31 October 2005, Volume 8, Number 38
SHOCK WAVES FROM HIGH-LEVEL AZERBAIJANI ARRESTS CONTINUE. "RFE/RL Caucasus Report" has observed with frustration and regret on at least one previous occasion (see 22 July 2005 issue) that the mixture of uncertainty and rumor that imbues Azerbaijani domestic politics makes it difficult, if not impossible, to identify clearly the factions that most observers believe exist within the upper echelons of the country's leadership, let alone to predict the outcome of that presumed struggle between them for influence.
The events of the past two weeks -- the abortive attempt on 17 October by former parliament speaker Rasul Guliev to return in triumph to Baku after a nine-year absence, and the subsequent arrests of highly placed officials who have been accused of plotting with Guliev to stage a coup d'etat -- similarly raise more questions than they provide answers.
Those questions fall into three broad categories: first, in what way are Guliev's comeback attempt and the subsequent arrests linked? Is there any truth to the statements released by the State Security and Interior ministries and the Prosecutor-General's Office on 20 and 25 October accusing the disgraced former officials of plotting with Guliev to overthrow the country's leadership? Or did Guliev's precipitous move simply provide President Ilham Aliyev with a convenient pretext for removing persons whom he considered an actual or potential threat to his proposed policies? Second, what can one infer from the affiliations and attributes of persons dismissed and arrested so far? What, if anything, do they have in common? And third, how are those arrests likely to impact on domestic politics in the short- to medium-term?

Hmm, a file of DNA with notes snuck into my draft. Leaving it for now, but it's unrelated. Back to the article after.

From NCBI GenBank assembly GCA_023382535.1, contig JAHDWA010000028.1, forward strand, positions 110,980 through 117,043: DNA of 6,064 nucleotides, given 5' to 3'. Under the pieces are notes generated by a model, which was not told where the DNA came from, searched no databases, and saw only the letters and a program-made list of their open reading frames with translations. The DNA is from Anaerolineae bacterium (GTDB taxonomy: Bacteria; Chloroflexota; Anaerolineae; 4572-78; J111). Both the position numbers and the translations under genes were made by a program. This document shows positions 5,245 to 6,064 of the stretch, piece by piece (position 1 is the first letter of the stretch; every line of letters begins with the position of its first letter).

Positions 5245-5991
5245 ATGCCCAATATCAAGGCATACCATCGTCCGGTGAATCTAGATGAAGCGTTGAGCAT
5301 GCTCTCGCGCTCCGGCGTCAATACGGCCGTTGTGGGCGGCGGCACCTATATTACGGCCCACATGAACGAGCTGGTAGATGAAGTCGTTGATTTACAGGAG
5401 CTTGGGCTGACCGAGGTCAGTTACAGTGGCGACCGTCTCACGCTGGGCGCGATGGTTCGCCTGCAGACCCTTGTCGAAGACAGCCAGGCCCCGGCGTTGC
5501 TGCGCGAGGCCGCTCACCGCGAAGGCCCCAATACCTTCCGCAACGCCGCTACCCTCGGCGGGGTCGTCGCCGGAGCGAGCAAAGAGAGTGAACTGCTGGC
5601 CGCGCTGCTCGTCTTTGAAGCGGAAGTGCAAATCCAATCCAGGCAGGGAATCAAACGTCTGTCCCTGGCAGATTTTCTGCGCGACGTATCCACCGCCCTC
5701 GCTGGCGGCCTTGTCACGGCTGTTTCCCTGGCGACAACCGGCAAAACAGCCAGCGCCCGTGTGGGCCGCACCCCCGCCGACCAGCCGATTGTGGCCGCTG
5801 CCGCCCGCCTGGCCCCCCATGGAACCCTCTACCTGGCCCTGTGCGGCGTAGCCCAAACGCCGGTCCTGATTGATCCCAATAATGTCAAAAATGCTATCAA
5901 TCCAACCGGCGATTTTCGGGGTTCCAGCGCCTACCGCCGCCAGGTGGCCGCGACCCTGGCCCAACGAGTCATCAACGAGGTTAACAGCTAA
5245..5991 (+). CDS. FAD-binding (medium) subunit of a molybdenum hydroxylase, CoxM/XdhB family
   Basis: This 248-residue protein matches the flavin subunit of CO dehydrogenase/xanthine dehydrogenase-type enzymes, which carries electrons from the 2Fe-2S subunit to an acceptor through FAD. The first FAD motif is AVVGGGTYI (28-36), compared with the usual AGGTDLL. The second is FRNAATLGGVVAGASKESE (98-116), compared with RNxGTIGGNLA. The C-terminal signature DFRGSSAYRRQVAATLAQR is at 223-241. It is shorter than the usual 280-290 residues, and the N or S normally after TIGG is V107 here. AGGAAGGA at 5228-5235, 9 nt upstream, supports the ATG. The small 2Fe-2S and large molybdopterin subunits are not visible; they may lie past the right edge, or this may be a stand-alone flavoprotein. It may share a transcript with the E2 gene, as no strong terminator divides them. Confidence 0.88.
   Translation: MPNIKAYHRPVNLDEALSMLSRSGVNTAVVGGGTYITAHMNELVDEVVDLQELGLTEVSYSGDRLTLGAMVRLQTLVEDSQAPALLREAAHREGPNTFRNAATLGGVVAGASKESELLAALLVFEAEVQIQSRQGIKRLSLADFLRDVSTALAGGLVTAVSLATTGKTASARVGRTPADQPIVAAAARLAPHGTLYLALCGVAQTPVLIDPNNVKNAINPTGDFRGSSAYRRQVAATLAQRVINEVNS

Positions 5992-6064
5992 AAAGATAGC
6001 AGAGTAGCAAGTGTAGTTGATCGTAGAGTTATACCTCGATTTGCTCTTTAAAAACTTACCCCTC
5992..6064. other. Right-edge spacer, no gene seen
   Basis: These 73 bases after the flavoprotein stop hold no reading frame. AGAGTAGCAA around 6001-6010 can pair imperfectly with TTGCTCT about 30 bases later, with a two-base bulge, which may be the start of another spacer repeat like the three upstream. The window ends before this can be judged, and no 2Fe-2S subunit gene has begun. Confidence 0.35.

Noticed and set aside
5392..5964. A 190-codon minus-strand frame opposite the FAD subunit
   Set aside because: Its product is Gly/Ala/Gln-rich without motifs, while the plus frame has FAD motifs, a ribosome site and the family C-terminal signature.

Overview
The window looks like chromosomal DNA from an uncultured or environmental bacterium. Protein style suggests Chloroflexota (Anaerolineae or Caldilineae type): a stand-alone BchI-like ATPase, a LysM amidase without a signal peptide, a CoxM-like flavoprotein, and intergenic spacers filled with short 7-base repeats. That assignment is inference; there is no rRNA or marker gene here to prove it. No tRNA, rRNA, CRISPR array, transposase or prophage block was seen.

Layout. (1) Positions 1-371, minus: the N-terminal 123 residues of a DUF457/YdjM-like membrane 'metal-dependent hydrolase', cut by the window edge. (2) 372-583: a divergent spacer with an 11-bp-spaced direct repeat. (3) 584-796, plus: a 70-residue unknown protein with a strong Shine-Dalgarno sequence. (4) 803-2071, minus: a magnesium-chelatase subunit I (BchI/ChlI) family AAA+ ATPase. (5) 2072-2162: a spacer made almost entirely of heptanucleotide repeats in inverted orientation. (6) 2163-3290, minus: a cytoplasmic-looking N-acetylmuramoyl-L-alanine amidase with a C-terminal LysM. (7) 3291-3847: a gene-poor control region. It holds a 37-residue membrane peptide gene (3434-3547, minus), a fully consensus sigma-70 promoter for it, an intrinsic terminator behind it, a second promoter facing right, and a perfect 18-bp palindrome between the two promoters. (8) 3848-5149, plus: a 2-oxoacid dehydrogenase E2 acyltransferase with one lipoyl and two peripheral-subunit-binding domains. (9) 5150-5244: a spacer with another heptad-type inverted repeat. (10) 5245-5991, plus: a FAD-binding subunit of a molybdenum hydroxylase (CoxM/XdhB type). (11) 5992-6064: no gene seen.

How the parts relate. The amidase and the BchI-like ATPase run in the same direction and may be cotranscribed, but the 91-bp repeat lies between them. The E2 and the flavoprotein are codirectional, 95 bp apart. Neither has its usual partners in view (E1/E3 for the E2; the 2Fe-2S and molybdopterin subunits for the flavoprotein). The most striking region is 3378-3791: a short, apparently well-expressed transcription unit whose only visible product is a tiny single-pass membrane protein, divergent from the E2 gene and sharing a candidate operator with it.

To date, two former cabinet members (Economic Development Minister Farkhad Aliyev (no relation to the president) and Health Minister Ali Insanov) have been accused of conspiring with Guliev, as have former presidential administration official Akif Muradverdiev and Fikret Sadykhov, former head of the state petrochemical concern Azerkhimiya. Several lower level officials have also been detained, including former Finance Minister Fikret Yusifov, on whose voluntary confession the accusations against Farkhad Aliyev and Insanov are reportedly largely based. Both those two ex-ministers have denied the charges against them and refuse to testify. Rasul Guliev for his part has, predictably, likewise denied any contacts whatsoever with them.
If one takes those denials at face value, and proceeds from the assumption that Guliev's abortive bid to return to Baku simply served as the catalyst for a round of detentions, then what was the motive for the detentions, given that the most prominent victims have little in common? The dismissals do not fit into the pattern of a squaring of accounts between communities from different regions of the country (the Nakhichevan group vs. the "Yeraz" group from Armenia): while Ali Insanov is from Armenia, Farkhad Aliyev's family comes from Lenkoran, near the border with Iran. Nor do they share a political affiliation: on the contrary, Insanov was one of the original founders, and represented the conservative wing of deceased President Heidar Aliyev's Yeni Azerbaycan Party (YAP), while Farkhad Aliyev, although a member of YAP, was widely viewed as committed to economic and political reform and was rumored to have links to, and possibly even to provide funding for, the political opposition.